Interview with Blackvector Magazine

Blackvector Magazine is a Swedish blog specializing in electro, EBM, futurepop, synthpop, harsh electro, and “clubby industrial” music.  They’ve recently started adding Spotify links to their reviews, so I thought this would be the perfect time to find out a bit more about the blog. Björn Andersson is the man in charge; I got in touch and asked him to tell us a little about his site, how and why he blogs, and his thoughts on the current and future electro music scene. Read on for the interview!


How did your site get its name?

Black Vector is actually the model name of some speakers from the Scandinavian quality brand Audio Pro, and is one of their most successful series. The name was something that captured my attention and I thought it sounded pretty good. So I put the two words together.

How long has your site been running for?

Previously I wrote for the now-closed e-zine Neurozine. It was pretty big on the scene. After a couple of years in hiatus, I decided to start my own zine and thoughts started to grow in Spring of 2009. The site was officially launched on May 18th, 2009, so I guess we have a 2-year anniversary in a week. 🙂

What styles of music do you cover?

There are so many different styles out there and new ones show up all the time. But on a big scale everything is more or less some kind of crossover or mix between the different styles that I grew up with. I try to cover as much as possible in the Electro/Industrial genre like EBM, Futurepop, Synthpop, Industrial, and Electropop.

Why do you blog?

My passion for music is very big. I love it. But in a way I don’t see it as blogging, even though that is pretty much what everything is nowadays. I think I’m stuck with the old mentality of running a website.

Do you have other blog contributors?

No, not at the moment. I do everything myself.

How do you decide what to write about? Do you plan out your posts in advance?

A lot of the news and such I get through email, but I also use Twitter and Facebook to get updates from bands and labels. I try to get out as much as I can that I feel is of importance and that the readers want to know.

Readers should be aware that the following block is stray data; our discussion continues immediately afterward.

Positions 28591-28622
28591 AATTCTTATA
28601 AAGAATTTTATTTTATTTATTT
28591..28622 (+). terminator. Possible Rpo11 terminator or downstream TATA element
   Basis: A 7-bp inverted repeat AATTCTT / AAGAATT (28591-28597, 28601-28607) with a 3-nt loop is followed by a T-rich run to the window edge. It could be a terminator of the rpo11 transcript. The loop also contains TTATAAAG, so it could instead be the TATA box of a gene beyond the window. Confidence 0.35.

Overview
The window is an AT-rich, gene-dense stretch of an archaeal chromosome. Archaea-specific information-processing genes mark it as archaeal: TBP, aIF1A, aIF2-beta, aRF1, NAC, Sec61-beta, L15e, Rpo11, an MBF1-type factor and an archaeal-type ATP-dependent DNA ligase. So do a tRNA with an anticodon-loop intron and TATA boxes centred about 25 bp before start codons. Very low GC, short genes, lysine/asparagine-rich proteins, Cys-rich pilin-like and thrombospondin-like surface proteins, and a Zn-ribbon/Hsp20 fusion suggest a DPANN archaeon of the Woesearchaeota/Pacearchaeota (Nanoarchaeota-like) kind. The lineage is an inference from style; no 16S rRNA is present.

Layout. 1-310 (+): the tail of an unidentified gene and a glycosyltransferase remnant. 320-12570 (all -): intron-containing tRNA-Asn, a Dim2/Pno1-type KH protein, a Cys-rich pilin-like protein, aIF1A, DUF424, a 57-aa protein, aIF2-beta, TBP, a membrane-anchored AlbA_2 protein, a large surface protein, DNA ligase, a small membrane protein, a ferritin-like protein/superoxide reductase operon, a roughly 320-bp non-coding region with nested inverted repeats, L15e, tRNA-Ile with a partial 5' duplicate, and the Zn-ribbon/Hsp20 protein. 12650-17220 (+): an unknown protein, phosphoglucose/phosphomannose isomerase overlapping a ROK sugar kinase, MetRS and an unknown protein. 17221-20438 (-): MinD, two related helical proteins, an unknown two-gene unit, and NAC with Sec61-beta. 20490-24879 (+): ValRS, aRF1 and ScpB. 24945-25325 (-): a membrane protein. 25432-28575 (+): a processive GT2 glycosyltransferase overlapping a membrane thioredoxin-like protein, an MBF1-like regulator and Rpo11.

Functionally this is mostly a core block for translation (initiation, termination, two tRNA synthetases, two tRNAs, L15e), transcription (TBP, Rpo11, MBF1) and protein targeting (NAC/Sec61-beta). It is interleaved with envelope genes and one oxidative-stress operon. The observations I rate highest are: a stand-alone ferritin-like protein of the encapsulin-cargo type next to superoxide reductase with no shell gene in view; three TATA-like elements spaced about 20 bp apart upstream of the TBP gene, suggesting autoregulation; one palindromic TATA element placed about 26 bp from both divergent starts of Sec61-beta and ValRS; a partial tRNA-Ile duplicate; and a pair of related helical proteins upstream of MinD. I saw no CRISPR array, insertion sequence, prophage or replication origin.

How do you approach reviewing an album?

The feeling you get of listening to an album is different every time. Some are very easy to understand and others can be very difficult. Some albums require you to listen to them a couple of extra times compared with others. I guess it’s a matter of what you like and what you don’t. But only because you don’t like an album you can’t give it a bad rating, or write that you don’t like it. You have to dig in deeper and really listen to what the sounds are telling you.

What do you think of the current synthpop and electro scene?

It’s a mixed combination. I’ve been listening to this kind of music since 1999 and in some areas a lot of things have happened. Some albums released back then still sound the same with a modern sound. Then you evolve in what kind of music you like all the time. There are some bands and music styles I couldn’t listen to back then but that I have grown into and really like today. But I think that some bands seem to have stopped evolving and still sound the same as they were ten years ago. They kind of repeat what they have been doing from the beginning. Even if they keep their die-hard fans that want them to sound like they always have, it tends to get pretty boring for the music scene.

Nowadays, in the time of computers, anyone can create music and the internet is a great way to show what you have done. Something that just wasn’t possible 15 years ago. Now you can get it out to the public in seconds.

What changes have you seen in recent synth music and where do you see it going?

The main changes I think is in the quality of the music. I can listen to music that was created 5-10 years ago and really hear the difference from the same bands and artists releasing an album today.

Who are some of your favourite bands and artists?

There are so many great bands and artists out there and the styles I listen to differs. One day I feel like listening to soft synthpop and another day I want some harsher stuff. The list would be very long if I were to write them all down! I just want to give good cred to all artists and bands who keep creating great music.

Name a band you love that no-one else seems to have heard of.

Actually I got to hear a new exciting band a couple of weeks ago: UK duo cYbEr.dYnE. They recently released a great free track.

Which review, interview or feature are you most proud of?

I must say my interview with Ronan Harris of VNV Nation. It was the first ever interview I made face to face and I think it turned out great. Ronan is a great guy and we had a great talk.

Which other music websites and blogs do you rate?

I check out Brutal Resonance frequently as one of the founding members is a good friend and was also the founding member of Neurozine. So we have some history together and it’s great to read each other’s reviews of the same records as I think we have similar taste in music.

Thanks very much for your time Björn!